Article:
Also at the meeting, the district’s chief financial officer told the board that preliminary numbers indicate a $72.2 million deficit for fiscal year 2013, which could lead to further pay cuts.
The biggest topic of debate at the school board’s seven-hour meeting was adopting a policy regarding how the calendar is changed.
The board is expected to vote on the rule change at their Oct. 27 night meeting.
The policy recommended by the superintendent and his staff would require that the board adopts changes to a two-year calendar at least nine months before the effective date, the board forms a committee to study the options and recommend at least two, and that the committee begins work in August and makes recommendations by Oct. 1.
“We feel like there needed to be a little bit of structure as to how we move forward with our two-year calendar,” Superintendent Dr. Michael Hinojosa said. “We felt that this committee get started in August, when school is back and people are here.”
Dr. Cheryl Hungerford, the district’s newly appointed chief of staff, said the committee would comprise 27 members.
“We felt it very important that we have a diverse stakeholder representative group that would bring lots of different opinions, ideas and research to the table as we begin our work at looking at this calendar,” she said.
The proposed committee would include one representative appointed by each board member, one parent and one staff member each appointed by area assistant superintendents, a staff member from the curriculum, budget, human resources, transportation, athletics and graduation departments and someone from higher education and the business community, both appointed by Hinojosa.
School board member Tim Stultz recommended the staff consider adding someone from the construction and SPLOST departments, and board chair Alison Bartlett asked that someone from the music department sit on the committee.
Banks began reading a statement during the discussion, recapping the divisive debate the last time the calendar was changed, but Bartlett interrupted him, asking that he talk solely about the policy that was before them.
“I don’t want us shooting arrows at one another. I want us working as a team,” Bartlett told Banks. “Do not discuss previous behaviors at this moment.”
“(Changing the policy) has no meaning when the new board comes in,” Banks said. “They can change it. So, this precedent has already been set. It can be changed at any time. Having the rule does not change that.”
Vice chair Scott Sweeney recommended the board consider approving a one-year calendar for now, then moving into approving calendars two years at a time.
Lynnda Eagle disagreed with Sweeney’s recommendation, saying she wanted to give schools and the administration two years from the beginning and not one.
At the close of the discussion, Banks proposed that they put the calendar vote back on the table immediately, but none of the board members agreed with his proposal.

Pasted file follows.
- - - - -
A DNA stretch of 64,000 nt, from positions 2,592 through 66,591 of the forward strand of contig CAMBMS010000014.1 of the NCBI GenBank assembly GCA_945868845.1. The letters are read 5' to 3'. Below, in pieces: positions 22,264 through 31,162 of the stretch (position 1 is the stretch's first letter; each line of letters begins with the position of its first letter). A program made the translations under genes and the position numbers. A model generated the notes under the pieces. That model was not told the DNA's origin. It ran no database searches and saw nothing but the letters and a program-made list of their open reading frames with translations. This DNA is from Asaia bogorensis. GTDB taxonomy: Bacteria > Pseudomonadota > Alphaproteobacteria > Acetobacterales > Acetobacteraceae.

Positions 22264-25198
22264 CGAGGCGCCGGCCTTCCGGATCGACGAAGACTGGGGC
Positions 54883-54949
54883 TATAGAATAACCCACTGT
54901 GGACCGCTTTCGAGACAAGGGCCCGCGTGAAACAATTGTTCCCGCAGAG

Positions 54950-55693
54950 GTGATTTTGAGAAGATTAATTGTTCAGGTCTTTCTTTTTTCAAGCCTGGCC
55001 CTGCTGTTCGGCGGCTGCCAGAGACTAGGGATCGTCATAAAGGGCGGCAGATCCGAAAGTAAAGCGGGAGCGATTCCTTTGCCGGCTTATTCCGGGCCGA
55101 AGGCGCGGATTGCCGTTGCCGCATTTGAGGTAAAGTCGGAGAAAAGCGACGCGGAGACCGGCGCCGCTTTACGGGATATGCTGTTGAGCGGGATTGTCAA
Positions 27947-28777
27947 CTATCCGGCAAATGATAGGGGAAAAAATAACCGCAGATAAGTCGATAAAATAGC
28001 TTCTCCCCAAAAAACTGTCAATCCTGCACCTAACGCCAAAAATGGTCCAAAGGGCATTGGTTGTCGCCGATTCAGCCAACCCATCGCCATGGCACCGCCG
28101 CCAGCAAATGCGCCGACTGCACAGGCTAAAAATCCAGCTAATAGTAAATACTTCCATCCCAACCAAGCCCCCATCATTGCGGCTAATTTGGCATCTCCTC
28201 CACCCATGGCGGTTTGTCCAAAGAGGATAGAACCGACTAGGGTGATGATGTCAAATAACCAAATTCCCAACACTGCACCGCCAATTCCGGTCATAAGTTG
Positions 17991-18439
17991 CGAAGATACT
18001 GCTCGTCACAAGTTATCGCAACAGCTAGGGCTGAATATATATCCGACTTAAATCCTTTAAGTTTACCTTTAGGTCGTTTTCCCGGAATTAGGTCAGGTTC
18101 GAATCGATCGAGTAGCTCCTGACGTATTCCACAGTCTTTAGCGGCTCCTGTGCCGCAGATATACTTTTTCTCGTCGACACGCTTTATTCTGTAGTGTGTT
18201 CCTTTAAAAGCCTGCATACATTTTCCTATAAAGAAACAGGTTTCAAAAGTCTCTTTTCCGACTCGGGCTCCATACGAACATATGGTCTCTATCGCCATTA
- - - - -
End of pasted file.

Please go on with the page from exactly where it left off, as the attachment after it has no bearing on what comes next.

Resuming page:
“We have a calendar and it needs to run its course,” David Morgan said.
Banks pointed out that the last calendar was changed before its scheduled end.
“We did that in 2009 but it got superseded,” he said. “Would you rather the community stay enraged for the next two years or get this issue settled right now? There’s no problem with getting this committee together in 10 days.”
Morgan said the public was weary of the calendar debate.
“I think that whether people agree to disagree, they have accepted that,” Morgan said. “Changing (the calendar) wouldn’t be a good message for the board to send.”
During another presentation, Chief Financial Officer Mike Addison said the district is looking at a sizable deficit for the next fiscal year.
According to preliminary numbers numbers, the district is looking at a $72.2 million deficit. However, that number was reached without knowing what funds will be coming in from the state or having numbers from the tax assessor’s office.
“I wouldn’t be worried, but I think it is an alert that we’re probably facing some fairly difficult economic issues,” Addison said. “I think our economy here in the metro area has been a little slower in recovering, if there is a recovery.”
The approved FY12 budget was approximately $851.8 million, compared to the forecasted $890 million budget for FY13.
Addison said that if the district may to have to start looking at costs to trim, including salary cuts.
“Unfortunately 90 percent of our expenses are people,” he said.
Addison said the district has begun to consider the options, including increasing class size, which would result in fewer teachers.
“We’re just kind of brainstorming right now,” he said. “The central office has been decimated over the last few years, and we’re running out of areas to cut.”
The board also accepted resignations from Dr. Donald Dunnigan, chief of human resources; Jan Holley, support services and evaluation systems for human resources; and Kevin Sherman, compensation manager for human resources.
In other business, the board moved the following agenda items to the consent agenda:
* Increasing the amount of nursing services for medically fragile students.
* Approving the Georgia Department of educational capital outlay project reimbursements of $3.5 million for Varner, Rocky Mount and Norton Park elementary schools and Dodgen, Mabry and Lost Mountain middle schools.
The board kept the following agenda items on the discussion agenda:
* Approving a $500,000 bid to SnapSports Southeast out of Alpharetta to purchase and install resilient athletic flooring in 15 middle and elementary school gyms and play areas.
* Approving a $664,000 or $1.1 million contract to Baldwin Paving out of Atlanta to pave the current bus parking lot at Sanders Road Bus Shop in south Cobb and/or add 50 bus parking spaces.